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How to Navigate Employee Share Option Scheme in Nigeria

The Employee Share Option is a tool mostly deployed by startups to encourage, motivate, and spur on employees for greater productivity in the business. In this article, we examine the place of Employee Share Option under our current legal regime.

What Is an Employee Share Option?

This is a corporate arrangement between a business and an employee, by which the business gives the employee the option to own shares in the business as a means of remuneration for services rendered or motivation in form of incentives.

It is mostly deployed on the condition that an employee remains a staff of the business for an agreed period of time.  Under this arrangement, an employee is permitted to purchase the shares at no charge, a nominal value or at a price below its fair market value.

Why Employee Share Option Plan is Important for Start Ups

Employee share option is crucial because it enables start-ups to retain their best employees at minimal costs and favorable terms, having regard to the fact that the salary of a start up may not be as competitive as the salary of already established businesses in that industry.

It also helps to buy employee loyalty by making the employee take ownership of the business. Through issuance of the shares, the employee would develop a sense of ownership of the business.

How is an Employee Share Option Scheme Created?

At the inception, the business would create and reserve certain number of shares for the employees. The scheme usually forms part of the founder’s agreement or employment contract and would carry details such as number of shares offered, price, date of grant and the waiting period before it becomes exercisable.

It is the usual practice for employers to insert a clause that employees will forfeit the right to the shares if they resign during the waiting period otherwise referred to as “Cliff” or “waiting period”.

The scheme is created subject to the internal approval process as contained in the Articles of Association of the business. This approval process must be subject to final approval by the board of directors of the business.

Is the Scheme Backed by Law?

Although not expressly provided for under the Companies and Allied Matters Act, 2020 (“CAMA”), it appears there are salient provision of CAMA that purport to support the scheme. for instance, section 186(d) of CAMA permits a business to purchase shares from employees who may have acquired such shares by means of a share option scheme.

In like manner, section 189(b) of CAMA permits a business to sell or transfer treasury shares to employee participating in a share option scheme. One inference could be drawn from both sections of CAMA, which is that the scheme is recognized by law.

However, businesses must be conscious of the provision of section 146 of CAMA which expressly prohibits the issuance of shares at a discount. Making use of the scheme in line with the provision of the law is very key to its success.

What Taxes are Payable on the Scheme?

The Personal Income Tax (amendment) Act, 2011 provides that all salaries, wages, allowances, and other gains of an employee from employment and compensation are subject to Personal Income Tax. However, there is no express provision on the employee share option scheme.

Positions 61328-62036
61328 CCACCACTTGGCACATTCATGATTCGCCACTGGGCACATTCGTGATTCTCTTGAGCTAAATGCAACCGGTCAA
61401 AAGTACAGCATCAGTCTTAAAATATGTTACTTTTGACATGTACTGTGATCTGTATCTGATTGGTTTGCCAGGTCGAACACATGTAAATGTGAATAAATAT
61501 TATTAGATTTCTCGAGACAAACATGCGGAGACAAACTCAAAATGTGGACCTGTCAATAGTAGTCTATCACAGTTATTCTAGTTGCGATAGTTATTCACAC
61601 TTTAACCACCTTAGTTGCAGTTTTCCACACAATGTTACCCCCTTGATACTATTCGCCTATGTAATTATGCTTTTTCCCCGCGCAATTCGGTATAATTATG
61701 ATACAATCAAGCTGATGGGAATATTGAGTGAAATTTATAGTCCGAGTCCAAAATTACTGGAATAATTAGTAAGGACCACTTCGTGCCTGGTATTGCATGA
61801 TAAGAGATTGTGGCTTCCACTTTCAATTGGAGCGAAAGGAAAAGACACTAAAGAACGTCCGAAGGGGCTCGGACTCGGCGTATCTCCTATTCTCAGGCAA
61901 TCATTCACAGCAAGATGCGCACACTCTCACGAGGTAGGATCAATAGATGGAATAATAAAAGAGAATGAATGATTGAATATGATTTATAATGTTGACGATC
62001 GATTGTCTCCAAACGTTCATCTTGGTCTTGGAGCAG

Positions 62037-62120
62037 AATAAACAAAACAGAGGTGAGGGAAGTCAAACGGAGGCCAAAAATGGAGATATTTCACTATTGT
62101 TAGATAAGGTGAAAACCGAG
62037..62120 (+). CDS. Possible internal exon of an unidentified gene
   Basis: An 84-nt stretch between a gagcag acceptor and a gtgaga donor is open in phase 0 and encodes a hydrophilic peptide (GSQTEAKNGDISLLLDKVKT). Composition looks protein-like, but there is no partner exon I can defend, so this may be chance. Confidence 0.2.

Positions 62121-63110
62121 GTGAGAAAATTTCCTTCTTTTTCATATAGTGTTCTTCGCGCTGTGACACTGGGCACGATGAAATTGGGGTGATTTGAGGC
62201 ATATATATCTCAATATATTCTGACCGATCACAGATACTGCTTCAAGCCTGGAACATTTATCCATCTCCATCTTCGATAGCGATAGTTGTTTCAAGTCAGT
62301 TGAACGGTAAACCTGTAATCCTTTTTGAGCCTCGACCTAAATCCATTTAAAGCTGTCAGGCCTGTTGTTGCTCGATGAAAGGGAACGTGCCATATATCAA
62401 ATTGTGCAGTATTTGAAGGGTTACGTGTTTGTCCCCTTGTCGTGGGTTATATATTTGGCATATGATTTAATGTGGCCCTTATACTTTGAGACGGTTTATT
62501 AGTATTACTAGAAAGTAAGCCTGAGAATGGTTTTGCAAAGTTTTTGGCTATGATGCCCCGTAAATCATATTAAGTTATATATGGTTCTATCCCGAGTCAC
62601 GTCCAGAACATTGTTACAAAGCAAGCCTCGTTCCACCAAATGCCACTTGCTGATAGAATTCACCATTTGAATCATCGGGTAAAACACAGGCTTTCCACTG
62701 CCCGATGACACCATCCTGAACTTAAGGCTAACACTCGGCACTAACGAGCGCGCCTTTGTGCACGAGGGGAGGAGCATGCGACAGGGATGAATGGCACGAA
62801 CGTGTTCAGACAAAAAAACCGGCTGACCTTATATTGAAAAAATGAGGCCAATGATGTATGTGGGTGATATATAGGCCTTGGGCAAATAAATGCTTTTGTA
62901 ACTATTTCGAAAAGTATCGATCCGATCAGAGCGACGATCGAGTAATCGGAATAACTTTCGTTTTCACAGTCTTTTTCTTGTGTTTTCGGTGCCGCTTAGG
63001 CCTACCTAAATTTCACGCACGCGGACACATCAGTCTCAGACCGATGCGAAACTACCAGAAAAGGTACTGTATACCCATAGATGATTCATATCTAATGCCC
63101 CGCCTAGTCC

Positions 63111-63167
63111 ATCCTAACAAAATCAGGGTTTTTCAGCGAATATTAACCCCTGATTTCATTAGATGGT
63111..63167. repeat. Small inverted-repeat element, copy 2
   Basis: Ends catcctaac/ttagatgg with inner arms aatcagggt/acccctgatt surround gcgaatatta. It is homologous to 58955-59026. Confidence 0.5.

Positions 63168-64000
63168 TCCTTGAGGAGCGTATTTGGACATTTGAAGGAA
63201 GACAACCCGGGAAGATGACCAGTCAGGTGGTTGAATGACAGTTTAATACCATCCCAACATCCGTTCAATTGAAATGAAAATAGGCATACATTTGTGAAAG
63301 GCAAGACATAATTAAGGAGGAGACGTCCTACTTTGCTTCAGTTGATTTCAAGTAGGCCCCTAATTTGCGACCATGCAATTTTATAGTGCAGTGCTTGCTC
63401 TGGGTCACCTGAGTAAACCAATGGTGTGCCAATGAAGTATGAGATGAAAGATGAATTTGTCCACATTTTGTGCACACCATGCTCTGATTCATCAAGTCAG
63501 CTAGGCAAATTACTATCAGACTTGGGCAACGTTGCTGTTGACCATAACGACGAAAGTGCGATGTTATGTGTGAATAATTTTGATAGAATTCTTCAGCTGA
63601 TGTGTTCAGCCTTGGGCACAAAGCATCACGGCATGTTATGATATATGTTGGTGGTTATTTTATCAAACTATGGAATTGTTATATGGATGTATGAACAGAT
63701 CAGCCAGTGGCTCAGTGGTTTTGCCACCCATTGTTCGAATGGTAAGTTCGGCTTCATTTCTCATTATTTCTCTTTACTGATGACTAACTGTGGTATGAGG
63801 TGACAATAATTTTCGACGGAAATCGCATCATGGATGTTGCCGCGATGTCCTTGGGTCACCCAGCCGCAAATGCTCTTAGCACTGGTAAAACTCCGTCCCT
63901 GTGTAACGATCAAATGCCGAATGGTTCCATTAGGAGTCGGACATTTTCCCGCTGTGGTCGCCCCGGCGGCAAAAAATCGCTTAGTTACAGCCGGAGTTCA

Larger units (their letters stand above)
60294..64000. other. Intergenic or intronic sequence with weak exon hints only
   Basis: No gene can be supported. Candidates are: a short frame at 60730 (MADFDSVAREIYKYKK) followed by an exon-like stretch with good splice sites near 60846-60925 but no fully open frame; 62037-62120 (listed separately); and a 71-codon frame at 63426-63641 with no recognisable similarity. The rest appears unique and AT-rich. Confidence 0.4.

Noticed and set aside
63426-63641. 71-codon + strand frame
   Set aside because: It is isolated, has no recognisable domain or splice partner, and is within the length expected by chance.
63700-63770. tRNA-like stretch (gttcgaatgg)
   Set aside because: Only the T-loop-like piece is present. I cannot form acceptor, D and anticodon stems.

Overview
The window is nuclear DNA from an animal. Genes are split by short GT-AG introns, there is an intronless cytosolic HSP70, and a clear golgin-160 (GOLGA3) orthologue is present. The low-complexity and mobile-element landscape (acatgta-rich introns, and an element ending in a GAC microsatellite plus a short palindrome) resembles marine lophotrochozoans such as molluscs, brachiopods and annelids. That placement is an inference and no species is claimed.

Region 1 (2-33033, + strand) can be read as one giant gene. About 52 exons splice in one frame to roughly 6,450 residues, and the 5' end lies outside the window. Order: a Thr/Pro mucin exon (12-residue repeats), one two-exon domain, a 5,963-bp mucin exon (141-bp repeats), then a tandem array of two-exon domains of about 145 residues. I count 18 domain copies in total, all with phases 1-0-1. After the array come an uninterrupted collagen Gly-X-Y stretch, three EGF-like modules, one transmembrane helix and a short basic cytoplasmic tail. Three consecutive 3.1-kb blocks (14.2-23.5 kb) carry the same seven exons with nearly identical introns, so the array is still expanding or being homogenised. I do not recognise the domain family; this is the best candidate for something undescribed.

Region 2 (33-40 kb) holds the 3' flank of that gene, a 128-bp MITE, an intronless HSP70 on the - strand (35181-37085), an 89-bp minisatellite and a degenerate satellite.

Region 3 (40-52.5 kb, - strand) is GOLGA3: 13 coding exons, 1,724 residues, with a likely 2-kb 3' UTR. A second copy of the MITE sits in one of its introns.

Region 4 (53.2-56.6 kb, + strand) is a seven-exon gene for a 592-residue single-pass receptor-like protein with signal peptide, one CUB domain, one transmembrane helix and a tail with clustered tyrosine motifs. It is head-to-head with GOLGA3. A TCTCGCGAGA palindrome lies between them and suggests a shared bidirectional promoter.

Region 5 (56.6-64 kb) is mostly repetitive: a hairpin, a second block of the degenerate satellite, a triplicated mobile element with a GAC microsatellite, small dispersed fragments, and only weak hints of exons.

The Lagos State Internal Revenue Service (LIRS), by a 2017 notice has now made in mandatory for tax to be paid on any share or stock option scheme. This tax is ascertained on two premises, which are:

  • The difference between the cost price and the fair market value (if any) of the shares or stocks
  • Dividends earned on the shares or stock during the vesting period.

What is a Vesting Period?

A vesting period is a timeframe during which an employee gradually earns the right to the shares allocated to them under an Employee Share Option Scheme.

Typically, the vesting period spans several years, often with a “cliff” or initial waiting period, commonly set at twelve (12) months. During this cliff period, the employee does not gain any rights to the shares. If the employee leaves the company before the end of the cliff period, they usually forfeit the right to the shares.

After the cliff period, the shares gradually vest over the remaining duration of the vesting period, enabling the employee to gain ownership rights to the shares over time.

Can the Shares be Transferred or Sold?

This is usually determined by the Share Option Agreement. If permitted under the Agreement and the Articles of Association of the business, then same is legally binding on the parties and vice versa.


The employee share option scheme offers numerous advantages to both the business and the employee. However, business must be mindful of the provision of CAMA when implementing the scheme. Understanding the peculiarities of the scheme and the applicable regulatory framework is key to its success.

Berkeley Legal is a leading business law firm in Nigeria. We provide comprehensive and sophisticated range of specialized and personalized legal services that are designed to meet the various needs of highly diversified local and international businesses.  

If you would like to know more about the Employee Share Option Scheme, please contact

The information provided in this article is for general informational purposes only and does not constitute legal advice.

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